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Hiking Stats as of 11/21/2018
Total Trips:
Total Distance:
Total Elevation Gain:
 325
 3,891.68 miles
 1,060,050 feet

Feb 17, 2013 - Devil's Peak

 

Partners: (None)

Distance: 11.35 miles

Elevation Gain: 2,359 feet

Trip Time: 6:03

Maps and Stats:
I've made three visits to the Sierra since the first snowfall in October and have left each time without a summit (unless you count my consolation summit of Carpenter Hill on my drive back from Pyramid Peak, and I don't). I attribute this lack of summit success to going in less than ideal conditions - my previous visits were after heavy snows which made the trek to the peaks very time consuming and difficult. My last trip saw me moving at a pace of about 1 MPH, which is just too slow and too energy draining for making a serious summit attempt. But as luck would have it a month had passed since the last snows and I decided the timing for a return to the Sierra was in order. My previous two Sierra trips were both to the Devil's Peak area, where I was in awe of the sight of the mountain soaring above the surrounding landscape. Today I knew I would at least be in a position to attempt the summit that has long eluded me.

I parked in my familiar spot off Troy Road, where the snow was noticeably lower than it had been on my previous visits, and in some cases just flat out melting away. I set off down the finely groomed trail, with my snowshoes lashed to my pack. As it turned out, I wound up not using the snowshoes the entire day thanks to the hardness of the snow and the quality of the groomed trails.

After waiting to cross the UP train tracks I made my way along the finely groomed trails of the Royal Gorge Cross Country ski Club. Of course that grooming has a cost, and numerous signs and even a buried gate warn you of the evils of hiking their trails.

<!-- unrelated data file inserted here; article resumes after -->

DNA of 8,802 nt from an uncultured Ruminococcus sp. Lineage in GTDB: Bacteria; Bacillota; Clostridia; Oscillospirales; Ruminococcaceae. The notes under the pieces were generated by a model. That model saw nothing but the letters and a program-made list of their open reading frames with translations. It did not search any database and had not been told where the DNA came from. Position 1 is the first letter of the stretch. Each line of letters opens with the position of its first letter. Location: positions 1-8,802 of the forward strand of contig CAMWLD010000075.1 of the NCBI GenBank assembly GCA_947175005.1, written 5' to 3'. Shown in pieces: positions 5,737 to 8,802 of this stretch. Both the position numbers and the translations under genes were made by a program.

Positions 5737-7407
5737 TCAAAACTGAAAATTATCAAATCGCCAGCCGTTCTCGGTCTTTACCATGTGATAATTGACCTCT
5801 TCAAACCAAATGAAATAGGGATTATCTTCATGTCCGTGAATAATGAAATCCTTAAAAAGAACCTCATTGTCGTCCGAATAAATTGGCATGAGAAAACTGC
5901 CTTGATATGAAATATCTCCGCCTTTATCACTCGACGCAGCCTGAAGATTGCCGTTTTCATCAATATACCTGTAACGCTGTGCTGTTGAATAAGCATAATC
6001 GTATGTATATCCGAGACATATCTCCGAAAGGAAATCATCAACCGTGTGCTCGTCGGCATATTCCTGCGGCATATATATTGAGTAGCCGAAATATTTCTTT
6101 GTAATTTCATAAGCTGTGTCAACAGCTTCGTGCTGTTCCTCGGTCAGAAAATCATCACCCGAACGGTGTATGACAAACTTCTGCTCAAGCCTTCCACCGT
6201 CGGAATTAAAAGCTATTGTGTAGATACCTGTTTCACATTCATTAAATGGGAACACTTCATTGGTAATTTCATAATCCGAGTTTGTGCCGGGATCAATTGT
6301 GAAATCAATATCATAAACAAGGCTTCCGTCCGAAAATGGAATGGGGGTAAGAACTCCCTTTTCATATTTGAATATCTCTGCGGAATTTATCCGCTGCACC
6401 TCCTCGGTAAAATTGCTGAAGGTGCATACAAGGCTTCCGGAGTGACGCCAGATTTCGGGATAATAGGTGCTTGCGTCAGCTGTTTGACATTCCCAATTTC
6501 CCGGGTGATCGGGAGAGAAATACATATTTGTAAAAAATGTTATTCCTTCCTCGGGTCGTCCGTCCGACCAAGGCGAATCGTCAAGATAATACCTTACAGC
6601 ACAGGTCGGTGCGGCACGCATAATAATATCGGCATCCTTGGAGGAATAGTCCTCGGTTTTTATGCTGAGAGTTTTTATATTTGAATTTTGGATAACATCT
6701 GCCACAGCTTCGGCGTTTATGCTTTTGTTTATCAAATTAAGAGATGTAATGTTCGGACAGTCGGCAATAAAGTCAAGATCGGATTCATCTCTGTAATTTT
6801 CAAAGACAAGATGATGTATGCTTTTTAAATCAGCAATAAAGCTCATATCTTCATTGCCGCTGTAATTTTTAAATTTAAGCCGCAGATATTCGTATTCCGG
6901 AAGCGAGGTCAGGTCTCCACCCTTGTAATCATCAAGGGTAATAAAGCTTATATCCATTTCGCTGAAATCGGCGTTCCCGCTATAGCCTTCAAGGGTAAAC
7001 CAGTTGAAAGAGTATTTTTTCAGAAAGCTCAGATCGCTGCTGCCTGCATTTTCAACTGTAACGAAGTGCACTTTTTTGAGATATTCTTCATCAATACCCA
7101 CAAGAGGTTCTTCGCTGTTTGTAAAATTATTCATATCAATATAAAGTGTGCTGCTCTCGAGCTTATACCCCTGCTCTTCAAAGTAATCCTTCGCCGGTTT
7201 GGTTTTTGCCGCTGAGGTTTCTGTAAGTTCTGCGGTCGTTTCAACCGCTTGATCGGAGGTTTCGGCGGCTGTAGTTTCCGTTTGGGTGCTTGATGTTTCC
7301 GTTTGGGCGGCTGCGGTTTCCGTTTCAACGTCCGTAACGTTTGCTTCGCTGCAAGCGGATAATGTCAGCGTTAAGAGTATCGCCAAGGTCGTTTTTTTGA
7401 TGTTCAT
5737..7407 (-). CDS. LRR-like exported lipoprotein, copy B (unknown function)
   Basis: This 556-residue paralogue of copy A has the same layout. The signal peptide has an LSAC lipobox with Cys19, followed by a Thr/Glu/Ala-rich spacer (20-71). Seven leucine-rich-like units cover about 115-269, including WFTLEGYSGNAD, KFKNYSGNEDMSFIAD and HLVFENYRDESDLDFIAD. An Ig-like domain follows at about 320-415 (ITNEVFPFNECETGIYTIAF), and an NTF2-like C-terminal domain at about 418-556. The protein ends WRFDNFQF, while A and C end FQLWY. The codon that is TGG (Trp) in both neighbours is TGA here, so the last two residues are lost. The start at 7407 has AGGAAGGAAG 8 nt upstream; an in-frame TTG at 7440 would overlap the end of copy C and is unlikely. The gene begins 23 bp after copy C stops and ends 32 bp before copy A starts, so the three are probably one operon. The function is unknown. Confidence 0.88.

After a little less than an hour I had my first views of Devil's Peak soaring into the sky. To make the ascent, however, I would have to circle to the opposite side of the peak where the slope is a little more manageable. I made my way up the southern slopes, which while steep, were not too difficult thanks to the packed snow. The trails did not lead up here, but for this short of a distance I didn't mind the occasional sinking through the snow. Before too long I had some fine views of the rock face and eventually ran out of snow at the base of the climbing portion of the trip.

From the base it is immediately evident that the vertical wall was not going to be my way up. So I made my way around the western slopes and found what looked to be a reasonable route heading up towards the top. Although the slope was extremely steep, there were plenty of footholds and solid rocks to hold onto during the ascent. I reached the top, coming out right on top of the summit marker. Unfortunately the summit marker was placed on the lower south summit, with the real summit on the other end of a long knife edge ridge.

I set out on the traverse, which was a lot of fun as long as I didn't look down. Kind of like Half Dome - as long as you just focus on what is front of you it isn't a big deal. Well, it didn't seem like a big deal but as I looked back from the halfway point of the traverse I wasn't looking forward to having to make this return trip back. At that point the remaining section was not too difficult, and I found myself on the tiny summit of Devil's Peak. Of course the views were spectacular in every direction, with a full 360 degrees of scenery to enjoy. I planned on eating lunch up here, however, there was barely enough room to sit, and when I did, things didn't seem to be as safe as I would have liked so I decided to descend, then eat.

The return traverse was in fact very enjoyable, and again I stopped at the mid-point to enjoy the amazing scenery Back on the lower south summit i took one last look at Devil's Peak before beginning the descent down the snow slope. I had fun with the descent, even sliding down from the sitting position for a good portion of it. Once back on the groomed trails I made a quick decision to see if I could also summit Snow Mountain, which was another 4 miles south from Devil's Peak.

I made my way as quickly as possible, and after another hour arrived at the frozen Huntley Mill Lake, which I had never heard of but must be some sort of vacation spot. From here I could see that Snow Mountain was still a couple of hours away, and so I decided to save that for another day and head back to the trailhead. I took a slightly different trail system for my return, which offered new views of Devil's Peak Before descending I snapped off a couple of farewell shots of the mountain and completed the rest of the journey through the forest without incident. In total it was a bit less than 12 miles round trip through the Tahoe Forest and my first winter Sierra ascent!

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